To understand a sentence like “whereas only 10% of White Americans live at or below the poverty line, 28% of African Americans do” it is important not only to identify individual facts, e.g., poverty rates of distinct demographic groups, but also the higher-order relations between them, e.g., the disparity between them. In this paper, we propose the task of Textual Analogy Parsing (TAP) to model this higher-order meaning. Given a sentence such as the one above, TAP outputs a frame-style meaning representation which explicitly specifies what is shared (e.g., poverty rates) and what is compared (e.g., White Americans vs. African Americans, 10% vs. 28%) between its component facts. Such a meaning representation can enable new applications that rely on discourse understanding such as automated chart generation from quantitative text. We present a new dataset for TAP, baselines, and a model that successfully uses an ILP to enforce the structural constraints of the problem.
For evaluating generation systems, automatic metrics such as BLEU cost nothing to run but have been shown to correlate poorly with human judgment, leading to systematic bias against certain model improvements. On the other hand, averaging human judgments, the unbiased gold standard, is often too expensive. In this paper, we use control variates to combine automatic metrics with human evaluation to obtain an unbiased estimator with lower cost than human evaluation alone. In practice, however, we obtain only a 7-13% cost reduction on evaluating summarization and open-response question answering systems. We then prove that our estimator is optimal: there is no unbiased estimator with lower cost. Our theory further highlights the two fundamental bottlenecks—the automatic metric and the prompt shown to human evaluators—both of which need to be improved to obtain greater cost savings.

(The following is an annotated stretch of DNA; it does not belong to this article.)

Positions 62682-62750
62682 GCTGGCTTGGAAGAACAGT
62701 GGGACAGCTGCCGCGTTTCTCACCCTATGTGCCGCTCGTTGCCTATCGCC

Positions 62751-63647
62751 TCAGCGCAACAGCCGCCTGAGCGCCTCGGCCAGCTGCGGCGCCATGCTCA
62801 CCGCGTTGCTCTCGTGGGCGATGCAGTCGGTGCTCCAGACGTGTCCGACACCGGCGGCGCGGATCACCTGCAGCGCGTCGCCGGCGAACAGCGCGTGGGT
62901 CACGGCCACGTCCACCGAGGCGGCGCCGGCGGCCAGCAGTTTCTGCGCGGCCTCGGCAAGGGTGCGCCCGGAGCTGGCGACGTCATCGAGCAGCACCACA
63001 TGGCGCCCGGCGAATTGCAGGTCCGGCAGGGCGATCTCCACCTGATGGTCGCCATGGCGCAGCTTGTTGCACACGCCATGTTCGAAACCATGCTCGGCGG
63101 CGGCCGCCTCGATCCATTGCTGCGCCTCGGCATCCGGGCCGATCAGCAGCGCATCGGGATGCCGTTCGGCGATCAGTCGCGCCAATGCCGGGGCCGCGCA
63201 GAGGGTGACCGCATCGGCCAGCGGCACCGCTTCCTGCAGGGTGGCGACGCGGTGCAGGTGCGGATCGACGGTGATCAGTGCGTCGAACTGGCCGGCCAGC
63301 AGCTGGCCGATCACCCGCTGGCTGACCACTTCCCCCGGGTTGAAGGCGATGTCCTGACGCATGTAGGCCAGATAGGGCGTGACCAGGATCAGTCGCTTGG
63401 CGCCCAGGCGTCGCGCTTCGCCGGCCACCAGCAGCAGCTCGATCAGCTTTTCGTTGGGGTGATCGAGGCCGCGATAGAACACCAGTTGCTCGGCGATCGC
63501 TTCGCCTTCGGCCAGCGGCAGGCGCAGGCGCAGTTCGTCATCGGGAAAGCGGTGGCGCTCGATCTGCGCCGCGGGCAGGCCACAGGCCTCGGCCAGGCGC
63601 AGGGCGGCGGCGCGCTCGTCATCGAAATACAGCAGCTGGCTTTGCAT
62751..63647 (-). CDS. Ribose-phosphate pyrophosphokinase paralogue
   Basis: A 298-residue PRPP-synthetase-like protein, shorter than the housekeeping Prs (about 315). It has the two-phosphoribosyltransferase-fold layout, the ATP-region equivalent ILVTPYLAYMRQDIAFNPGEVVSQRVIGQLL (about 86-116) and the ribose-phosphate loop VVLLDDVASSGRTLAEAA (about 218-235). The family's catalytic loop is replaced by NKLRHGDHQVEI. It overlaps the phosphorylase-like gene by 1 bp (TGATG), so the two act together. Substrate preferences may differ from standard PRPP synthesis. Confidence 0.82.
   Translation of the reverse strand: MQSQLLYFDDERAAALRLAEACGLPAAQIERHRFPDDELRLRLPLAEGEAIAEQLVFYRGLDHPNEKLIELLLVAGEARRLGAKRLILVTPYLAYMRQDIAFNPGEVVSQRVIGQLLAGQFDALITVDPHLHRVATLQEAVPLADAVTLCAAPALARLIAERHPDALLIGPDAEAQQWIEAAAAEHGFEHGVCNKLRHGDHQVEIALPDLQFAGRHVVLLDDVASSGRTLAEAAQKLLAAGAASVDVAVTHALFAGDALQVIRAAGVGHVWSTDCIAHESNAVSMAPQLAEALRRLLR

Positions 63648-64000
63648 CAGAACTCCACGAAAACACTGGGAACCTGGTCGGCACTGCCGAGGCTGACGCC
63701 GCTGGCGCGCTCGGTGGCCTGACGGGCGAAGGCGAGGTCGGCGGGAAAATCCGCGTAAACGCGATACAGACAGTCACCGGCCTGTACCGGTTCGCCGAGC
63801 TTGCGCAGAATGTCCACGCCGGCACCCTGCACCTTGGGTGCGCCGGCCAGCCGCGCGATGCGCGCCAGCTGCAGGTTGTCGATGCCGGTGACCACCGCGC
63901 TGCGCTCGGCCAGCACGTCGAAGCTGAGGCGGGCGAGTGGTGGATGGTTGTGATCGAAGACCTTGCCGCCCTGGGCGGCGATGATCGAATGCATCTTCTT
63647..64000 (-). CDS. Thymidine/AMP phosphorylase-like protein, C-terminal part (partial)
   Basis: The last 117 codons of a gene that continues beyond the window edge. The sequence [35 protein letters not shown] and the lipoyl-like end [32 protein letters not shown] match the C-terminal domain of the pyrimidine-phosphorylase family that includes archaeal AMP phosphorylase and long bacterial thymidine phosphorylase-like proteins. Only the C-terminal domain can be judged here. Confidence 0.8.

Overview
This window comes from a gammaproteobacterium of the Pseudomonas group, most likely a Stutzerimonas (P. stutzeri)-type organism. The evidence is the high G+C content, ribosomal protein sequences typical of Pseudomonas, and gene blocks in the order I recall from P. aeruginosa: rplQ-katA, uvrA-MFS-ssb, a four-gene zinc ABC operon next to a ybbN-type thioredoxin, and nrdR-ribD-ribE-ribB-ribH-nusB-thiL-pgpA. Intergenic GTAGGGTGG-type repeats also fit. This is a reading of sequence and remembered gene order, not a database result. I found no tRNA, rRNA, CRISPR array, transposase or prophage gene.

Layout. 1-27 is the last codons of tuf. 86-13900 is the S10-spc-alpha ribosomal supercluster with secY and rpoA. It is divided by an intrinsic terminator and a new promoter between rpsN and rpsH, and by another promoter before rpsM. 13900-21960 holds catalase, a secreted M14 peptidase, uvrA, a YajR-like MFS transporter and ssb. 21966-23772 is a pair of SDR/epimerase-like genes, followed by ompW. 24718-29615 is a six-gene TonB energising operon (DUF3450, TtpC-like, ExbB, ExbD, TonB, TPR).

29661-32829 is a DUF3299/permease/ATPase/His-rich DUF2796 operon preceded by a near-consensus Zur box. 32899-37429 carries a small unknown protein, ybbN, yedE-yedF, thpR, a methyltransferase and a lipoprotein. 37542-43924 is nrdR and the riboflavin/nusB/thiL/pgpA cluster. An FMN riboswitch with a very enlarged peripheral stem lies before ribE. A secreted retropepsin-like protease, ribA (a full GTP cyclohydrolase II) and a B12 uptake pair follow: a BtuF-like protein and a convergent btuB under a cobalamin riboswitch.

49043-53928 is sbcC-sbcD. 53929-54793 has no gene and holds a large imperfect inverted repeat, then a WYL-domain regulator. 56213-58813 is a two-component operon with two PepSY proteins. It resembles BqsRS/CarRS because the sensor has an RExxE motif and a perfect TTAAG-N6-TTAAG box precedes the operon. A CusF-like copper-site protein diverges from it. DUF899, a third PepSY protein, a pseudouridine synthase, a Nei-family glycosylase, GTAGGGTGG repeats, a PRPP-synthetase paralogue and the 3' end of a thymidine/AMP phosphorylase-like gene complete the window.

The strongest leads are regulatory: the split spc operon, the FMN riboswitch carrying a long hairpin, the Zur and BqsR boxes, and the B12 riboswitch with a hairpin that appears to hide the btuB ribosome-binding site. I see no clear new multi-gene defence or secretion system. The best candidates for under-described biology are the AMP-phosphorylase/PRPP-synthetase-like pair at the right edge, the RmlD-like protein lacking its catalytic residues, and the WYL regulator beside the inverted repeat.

Knowledge base population (KBP) systems take in a large document corpus and extract entities and their relations. Thus far, KBP evaluation has relied on judgements on the pooled predictions of existing systems. We show that this evaluation is problematic: when a new system predicts a previously unseen relation, it is penalized even if it is correct. This leads to significant bias against new systems, which counterproductively discourages innovation in the field. Our first contribution is a new importance-sampling based evaluation which corrects for this bias by annotating a new system’s predictions on-demand via crowdsourcing. We show this eliminates bias and reduces variance using data from the 2015 TAC KBP task. Our second contribution is an implementation of our method made publicly available as an online KBP evaluation service. We pilot the service by testing diverse state-of-the-art systems on the TAC KBP 2016 corpus and obtain accurate scores in a cost effective manner.